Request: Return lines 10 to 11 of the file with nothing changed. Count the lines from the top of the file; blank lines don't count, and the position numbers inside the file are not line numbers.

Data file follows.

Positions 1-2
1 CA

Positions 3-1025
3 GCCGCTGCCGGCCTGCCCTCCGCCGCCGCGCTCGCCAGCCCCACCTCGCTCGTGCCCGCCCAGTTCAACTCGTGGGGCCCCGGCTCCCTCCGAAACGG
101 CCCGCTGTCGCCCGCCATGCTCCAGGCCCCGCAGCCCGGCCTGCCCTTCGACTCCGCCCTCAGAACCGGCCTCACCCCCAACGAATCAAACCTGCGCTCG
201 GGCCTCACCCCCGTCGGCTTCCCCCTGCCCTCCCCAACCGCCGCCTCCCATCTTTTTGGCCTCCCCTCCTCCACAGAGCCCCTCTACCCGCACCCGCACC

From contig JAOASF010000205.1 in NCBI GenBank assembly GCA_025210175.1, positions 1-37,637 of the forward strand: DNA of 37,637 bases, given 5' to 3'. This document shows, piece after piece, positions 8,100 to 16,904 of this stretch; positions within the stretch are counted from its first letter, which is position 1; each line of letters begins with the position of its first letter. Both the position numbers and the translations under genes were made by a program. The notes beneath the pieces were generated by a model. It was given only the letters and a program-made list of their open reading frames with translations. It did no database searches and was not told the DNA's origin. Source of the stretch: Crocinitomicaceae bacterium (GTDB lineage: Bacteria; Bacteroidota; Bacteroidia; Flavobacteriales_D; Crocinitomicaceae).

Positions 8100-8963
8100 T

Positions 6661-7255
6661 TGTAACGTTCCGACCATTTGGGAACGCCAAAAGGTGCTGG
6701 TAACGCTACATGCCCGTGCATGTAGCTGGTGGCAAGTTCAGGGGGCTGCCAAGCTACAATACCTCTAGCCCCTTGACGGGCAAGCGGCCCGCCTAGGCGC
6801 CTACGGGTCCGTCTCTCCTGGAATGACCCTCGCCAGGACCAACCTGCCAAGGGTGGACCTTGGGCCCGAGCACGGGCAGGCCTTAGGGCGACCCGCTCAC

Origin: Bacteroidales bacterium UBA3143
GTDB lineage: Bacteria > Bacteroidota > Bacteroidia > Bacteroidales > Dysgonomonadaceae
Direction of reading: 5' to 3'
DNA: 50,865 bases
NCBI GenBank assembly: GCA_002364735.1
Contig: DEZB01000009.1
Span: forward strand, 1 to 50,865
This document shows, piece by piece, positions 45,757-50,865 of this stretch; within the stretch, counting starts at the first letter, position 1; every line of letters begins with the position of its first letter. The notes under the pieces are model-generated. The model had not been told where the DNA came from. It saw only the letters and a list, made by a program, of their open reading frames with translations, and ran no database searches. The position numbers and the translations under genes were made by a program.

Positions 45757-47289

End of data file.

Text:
Positions 6661-7255
6661 TGTAACGTTCCGACCATTTGGGAACGCCAAAAGGTGCTGG